A Colombian television reporter who was groped and kissed by a passerby while reporting from Moscow during a live World Cup broadcast last week has told ESPN she felt "humiliated" by the incident, and she urged people to "respect each other" as a way to tackle other examples of "chauvinism" in society.
Julieth Gonzalez Theran was reporting live for the German outlet Deutsche Welle's Spanish-language channel before last Thursday's World Cup opener between Russia and Saudi Arabia. She had only been on the air for 10 seconds when a man approached her, grabbed her left breast and kissed her on the left cheek before leaving the scene.
The footage, in which Gonzalez Theran continued with her broadcast for several minutes, was subsequently shared widely on social media.
"I felt under pressure and humiliated," said Gonzalez Theran, who has previously worked freelance assignments for ESPN, in an exchange via WhatsApp. "That wasn't funny.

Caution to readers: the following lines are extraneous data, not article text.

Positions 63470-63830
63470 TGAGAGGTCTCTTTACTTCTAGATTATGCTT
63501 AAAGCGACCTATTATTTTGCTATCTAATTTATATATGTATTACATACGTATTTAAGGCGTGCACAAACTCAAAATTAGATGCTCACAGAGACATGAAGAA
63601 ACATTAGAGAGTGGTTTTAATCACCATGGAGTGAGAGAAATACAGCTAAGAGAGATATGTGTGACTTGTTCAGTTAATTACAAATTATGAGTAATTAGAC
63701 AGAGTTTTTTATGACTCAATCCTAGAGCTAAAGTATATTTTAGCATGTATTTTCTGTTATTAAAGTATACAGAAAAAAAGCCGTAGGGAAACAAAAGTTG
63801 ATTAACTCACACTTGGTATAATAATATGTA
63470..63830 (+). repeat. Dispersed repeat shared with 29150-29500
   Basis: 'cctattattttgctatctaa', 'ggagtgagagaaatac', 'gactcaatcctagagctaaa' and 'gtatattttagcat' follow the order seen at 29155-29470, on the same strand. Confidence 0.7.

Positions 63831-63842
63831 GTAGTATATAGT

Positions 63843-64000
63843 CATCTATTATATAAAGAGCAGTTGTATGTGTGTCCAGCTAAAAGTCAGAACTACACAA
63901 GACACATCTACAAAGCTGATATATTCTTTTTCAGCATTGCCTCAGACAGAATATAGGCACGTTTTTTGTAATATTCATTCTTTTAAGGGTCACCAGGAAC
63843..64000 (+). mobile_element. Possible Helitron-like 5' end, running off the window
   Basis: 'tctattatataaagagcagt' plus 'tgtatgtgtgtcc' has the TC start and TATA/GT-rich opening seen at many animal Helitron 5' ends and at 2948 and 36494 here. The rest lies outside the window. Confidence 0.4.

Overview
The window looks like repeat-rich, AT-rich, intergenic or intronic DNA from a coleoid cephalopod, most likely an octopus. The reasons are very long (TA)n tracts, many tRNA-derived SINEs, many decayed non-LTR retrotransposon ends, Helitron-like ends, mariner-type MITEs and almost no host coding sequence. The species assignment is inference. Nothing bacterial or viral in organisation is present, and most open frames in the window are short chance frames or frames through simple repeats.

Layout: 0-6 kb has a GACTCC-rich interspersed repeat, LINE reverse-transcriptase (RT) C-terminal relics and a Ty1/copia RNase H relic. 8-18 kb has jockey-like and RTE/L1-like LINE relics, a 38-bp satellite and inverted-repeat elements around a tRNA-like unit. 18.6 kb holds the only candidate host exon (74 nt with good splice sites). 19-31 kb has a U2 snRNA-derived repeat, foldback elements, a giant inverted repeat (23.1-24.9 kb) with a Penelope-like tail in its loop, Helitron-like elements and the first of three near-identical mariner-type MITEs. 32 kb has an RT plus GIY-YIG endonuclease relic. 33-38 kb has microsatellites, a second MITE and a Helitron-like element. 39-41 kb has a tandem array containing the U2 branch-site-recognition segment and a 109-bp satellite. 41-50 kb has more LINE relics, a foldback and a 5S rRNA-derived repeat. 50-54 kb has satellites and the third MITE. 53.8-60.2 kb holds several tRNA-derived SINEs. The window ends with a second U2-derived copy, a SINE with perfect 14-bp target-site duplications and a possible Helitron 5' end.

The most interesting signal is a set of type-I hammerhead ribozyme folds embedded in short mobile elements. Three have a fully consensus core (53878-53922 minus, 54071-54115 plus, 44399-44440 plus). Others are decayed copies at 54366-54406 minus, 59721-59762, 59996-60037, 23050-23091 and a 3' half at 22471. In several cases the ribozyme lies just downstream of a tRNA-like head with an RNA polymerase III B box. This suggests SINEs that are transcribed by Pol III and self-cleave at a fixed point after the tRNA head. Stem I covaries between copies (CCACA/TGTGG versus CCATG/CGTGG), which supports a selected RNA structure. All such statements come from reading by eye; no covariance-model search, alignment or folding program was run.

"I couldn't even think [after the incident happened]. It all happened so fast. I felt an inner strength, which allowed me to carry on."
Writing on Instagram shortly after the incident, Gonzalez Theran said female journalists "do not deserve this treatment" and "must identify the limits of affection and harassment."
She added that, while nothing like this had ever happened to her before personally, the issue is a widespread one that all people can combat.
"I've covered Champions League and Bundesliga this last year with ESPN as a live reporter," Gonzalez Theran said. "I have interviewed a lot of fans. But they all behaved well.
"It's the first time that it happened to me. I'm really happy that fans are excited about such an event. I just want them to respect my work.
"It's all about chauvinism, no matter if it's in football or in other fields. But the most important thing is that we have to respect each other."
Gonzalez Theran has continued reporting from the World Cup, including Japan's 2-1 victory over Colombia in Saransk, Russia, on Tuesday.
ESPN FC's Germany correspondent Stephan Uersfeld contributed to this report.